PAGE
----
Beer tourism is as much about sipping on something exotic as it is exploring new places, meeting the brewers and learning how the whole operation works. And while beer lovers can tour a brewery or pick up a growler of their favorite label any time, the start of football season and Oktoberfest celebrations make this an especially good time of year to enjoy a cold one.
The number of U.S. brewery permits has climbed from under 1,000 in 1995 to more than 4,500 in the first half of 2014, according to the National Beer Wholesalers Association. Here at Bankrate, we decided to turn our money goggles on the world of beer to figure out which waypoints are worth the airfare.
We built our “Best States for Beer” list by tallying up breweries and retail locations, beer prices and how much beer the locals drink. To do that, we gathered statistics from the Brewers Association trade group, the Council for Community and Economic Research, and the National Institutes of Health. This should be a given, but we’ll say it anyway: Please drink responsibly.
The Bankrate Daily
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No. 10: Nebraska
Craft breweries: 22
Average beer price: $7.89
Retail locations: 352 (per 100,000 people over 21)
The bulk of Nebraska’s breweries are clustered around two of its major cities — Omaha and Lincoln. And that’s good news for beer-minded tourists: It only takes about an hour to drive from one city to the next. The state made its way into the top 10 largely because it boasts the third-cheapest average beer price in the country. Nebraska also has more retail locations per capita than 85 percent of the country.
Omaha has a history of attracting German immigrants and has been the home of the German American Society since 1883. In Sidney, the locals celebrate Oktoberfest during the first full weekend of October with live bands, dancing, a parade, lots of food and, of course, beer. Other big events, such as the Great Nebraska Beer Fest, Brew Haha and Lincoln Beer Week, are held during the summer months.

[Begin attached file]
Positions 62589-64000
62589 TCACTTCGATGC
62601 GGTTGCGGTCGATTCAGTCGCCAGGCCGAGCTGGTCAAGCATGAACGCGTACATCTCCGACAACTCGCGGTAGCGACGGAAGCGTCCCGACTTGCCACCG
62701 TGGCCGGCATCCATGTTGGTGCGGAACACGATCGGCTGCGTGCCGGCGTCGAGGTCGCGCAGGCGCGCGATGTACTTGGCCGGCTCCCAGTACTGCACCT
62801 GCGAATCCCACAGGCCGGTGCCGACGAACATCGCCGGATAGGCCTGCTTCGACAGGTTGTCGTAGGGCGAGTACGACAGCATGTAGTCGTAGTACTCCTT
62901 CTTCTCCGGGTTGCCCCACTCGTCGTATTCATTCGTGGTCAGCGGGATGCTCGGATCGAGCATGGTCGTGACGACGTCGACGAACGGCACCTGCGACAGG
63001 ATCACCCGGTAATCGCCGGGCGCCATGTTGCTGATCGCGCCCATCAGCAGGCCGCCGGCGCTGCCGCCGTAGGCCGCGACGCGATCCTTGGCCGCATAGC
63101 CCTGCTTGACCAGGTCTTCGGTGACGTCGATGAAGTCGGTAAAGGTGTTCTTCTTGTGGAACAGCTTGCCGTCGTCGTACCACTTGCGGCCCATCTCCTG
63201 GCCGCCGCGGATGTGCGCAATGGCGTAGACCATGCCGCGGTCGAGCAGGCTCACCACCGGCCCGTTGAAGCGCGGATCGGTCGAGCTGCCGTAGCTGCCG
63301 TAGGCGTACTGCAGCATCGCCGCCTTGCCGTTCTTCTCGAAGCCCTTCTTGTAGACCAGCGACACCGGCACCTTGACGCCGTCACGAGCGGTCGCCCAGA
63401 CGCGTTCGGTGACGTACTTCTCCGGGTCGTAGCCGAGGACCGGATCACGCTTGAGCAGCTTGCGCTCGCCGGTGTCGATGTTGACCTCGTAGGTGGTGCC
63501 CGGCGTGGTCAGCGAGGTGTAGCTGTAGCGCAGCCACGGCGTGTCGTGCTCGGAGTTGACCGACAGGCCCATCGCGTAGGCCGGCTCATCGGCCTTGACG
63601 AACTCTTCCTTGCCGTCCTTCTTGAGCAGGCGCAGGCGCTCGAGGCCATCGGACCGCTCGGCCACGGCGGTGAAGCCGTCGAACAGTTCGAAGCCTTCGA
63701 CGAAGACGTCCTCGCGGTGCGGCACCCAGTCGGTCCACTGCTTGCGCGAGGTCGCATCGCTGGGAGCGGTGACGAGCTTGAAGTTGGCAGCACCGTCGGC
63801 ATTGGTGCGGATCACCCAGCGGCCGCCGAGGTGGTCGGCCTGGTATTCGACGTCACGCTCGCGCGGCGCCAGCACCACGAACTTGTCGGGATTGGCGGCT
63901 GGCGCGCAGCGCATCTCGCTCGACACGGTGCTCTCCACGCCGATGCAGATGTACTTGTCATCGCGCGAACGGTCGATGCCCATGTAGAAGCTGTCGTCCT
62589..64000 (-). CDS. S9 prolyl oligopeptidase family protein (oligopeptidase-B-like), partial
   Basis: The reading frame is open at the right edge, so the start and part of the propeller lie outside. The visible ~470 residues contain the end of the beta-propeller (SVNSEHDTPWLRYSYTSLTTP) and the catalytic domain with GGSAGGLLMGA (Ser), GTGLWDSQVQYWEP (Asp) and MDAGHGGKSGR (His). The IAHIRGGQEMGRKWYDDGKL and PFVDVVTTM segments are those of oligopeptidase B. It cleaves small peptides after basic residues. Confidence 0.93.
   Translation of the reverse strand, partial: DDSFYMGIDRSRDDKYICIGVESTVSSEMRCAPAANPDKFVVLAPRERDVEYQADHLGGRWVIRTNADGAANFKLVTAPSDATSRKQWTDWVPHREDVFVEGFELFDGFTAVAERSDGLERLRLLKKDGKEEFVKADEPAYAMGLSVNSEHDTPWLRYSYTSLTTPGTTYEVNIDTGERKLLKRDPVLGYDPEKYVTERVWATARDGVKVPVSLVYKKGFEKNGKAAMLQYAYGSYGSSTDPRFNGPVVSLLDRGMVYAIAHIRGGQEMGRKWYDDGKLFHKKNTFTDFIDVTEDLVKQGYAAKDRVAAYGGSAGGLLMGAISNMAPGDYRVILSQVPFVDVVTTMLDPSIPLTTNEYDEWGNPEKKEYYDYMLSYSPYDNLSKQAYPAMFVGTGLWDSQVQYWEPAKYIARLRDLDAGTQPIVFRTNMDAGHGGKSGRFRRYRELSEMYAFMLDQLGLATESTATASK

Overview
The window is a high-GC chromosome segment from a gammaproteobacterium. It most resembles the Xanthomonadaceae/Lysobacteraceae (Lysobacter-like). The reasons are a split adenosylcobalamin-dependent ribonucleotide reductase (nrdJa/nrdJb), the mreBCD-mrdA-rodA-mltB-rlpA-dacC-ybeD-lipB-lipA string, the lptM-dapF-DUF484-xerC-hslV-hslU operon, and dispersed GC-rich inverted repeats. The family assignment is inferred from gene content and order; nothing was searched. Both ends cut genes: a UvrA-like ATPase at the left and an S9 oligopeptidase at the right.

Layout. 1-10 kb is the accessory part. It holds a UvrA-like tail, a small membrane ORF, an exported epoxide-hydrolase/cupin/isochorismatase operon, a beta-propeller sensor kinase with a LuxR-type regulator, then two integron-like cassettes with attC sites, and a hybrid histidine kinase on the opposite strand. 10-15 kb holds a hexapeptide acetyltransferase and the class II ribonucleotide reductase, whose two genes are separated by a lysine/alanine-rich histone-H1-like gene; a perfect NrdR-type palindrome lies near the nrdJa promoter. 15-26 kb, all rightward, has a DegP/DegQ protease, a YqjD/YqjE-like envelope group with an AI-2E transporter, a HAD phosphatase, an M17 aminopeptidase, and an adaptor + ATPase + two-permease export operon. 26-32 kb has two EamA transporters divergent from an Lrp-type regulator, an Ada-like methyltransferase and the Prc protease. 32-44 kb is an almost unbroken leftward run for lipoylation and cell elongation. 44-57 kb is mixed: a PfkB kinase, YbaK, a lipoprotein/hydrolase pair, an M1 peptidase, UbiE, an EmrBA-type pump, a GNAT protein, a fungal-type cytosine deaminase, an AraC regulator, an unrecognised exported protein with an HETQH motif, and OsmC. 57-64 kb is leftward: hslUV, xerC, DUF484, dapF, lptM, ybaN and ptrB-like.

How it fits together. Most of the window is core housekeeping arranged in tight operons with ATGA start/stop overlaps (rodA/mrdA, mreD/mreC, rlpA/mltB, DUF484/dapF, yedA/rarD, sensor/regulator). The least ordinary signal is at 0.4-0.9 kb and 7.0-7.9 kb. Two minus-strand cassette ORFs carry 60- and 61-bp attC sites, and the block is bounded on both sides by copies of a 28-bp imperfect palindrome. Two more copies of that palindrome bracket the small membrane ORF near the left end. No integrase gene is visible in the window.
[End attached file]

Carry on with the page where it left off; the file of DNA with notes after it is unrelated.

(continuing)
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No. 9: Iowa
Craft breweries: 40
Average beer price: $8.08
Retail locations: 374 (per 100,000 people over 21)
Look no further than the Iowa Brewers Guild motto to get a sense of how seriously the locals take their lagers, stouts and ales: “Drink beer, make friends.”
And so they do. Iowa ranked as one of the top states for beer for a variety of reasons. Per capita, Iowa ranks high in the number of breweries and retail locations in the U.S. Residents also have a strong beer culture — measured by the amount of consumption in the state — and beer prices are relatively low.
Iowans love their beer so much that a proprietor group behind some of Des Moines’ favorite bars and restaurants is planning an Iowan Craft Beer Hall that would serve more than 75 of the state’s beers. And during the first weekend of October, there’s an Oktoberfest celebration at Millstream Brewing Co., which will feature local beers, bands and bratwursts in an outdoor biergarten.
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No. 8: South Dakota
Craft breweries: 10
Average beer price: $8.08
Retail locations: 479 (per 100,000 people over 21)
The Mount Rushmore State has been in no rush to add craft breweries to its ranks. As of 2013, there were 10 throughout the state, five of which are members of the recently formed South Dakota Craft Brewers Guild.
What puts South Dakota on the map for beer lovers is the availability of everything else.
It’s second only to Vermont in terms of bars and other beer-friendly retail locations per capita. This state’s an ideal destination for someone looking for cheap beer, plenty of places to buy it and lots of drinking buddies.
In September, South Dakota residents can hitch a ride on the Oktoberfest Express, a two-hour round-trip train ride complete with beer and food aplenty. And if trains and beer don’t mix well for you, there’s always Rapid City’s first microbrewery, Hay Camp Brewing Co. It’s housed in a former creamery’s mechanics garage.
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No. 7: Maine
Craft breweries: 47
Average beer price: $8.68
Retail locations: 402 (per 100,000 people over 21)
Get your travel documents ready. The Maine Brewers’ Guild has started issuing “passports” that beer lovers can have stamped at each brewery and brewpub they visit throughout the state. The swag awaiting adventurous drinkers includes trucker hats, T-shirts and other Maine brewery gear.
The strong beer culture is one reason the Pine Tree State made Bankrate’s top 10 list. Maine ranks fifth in terms of breweries per capita and fourth for retail locations per capita.
Anyone looking to sample beers from the state’s breweries would do well to stop by Acadia’s Oktoberfest for its 19th annual Beerfest in early October. Portland also was one of the seven cities celebrated by a traveling craft beer festival organized by Sierra Nevada Brewing Co.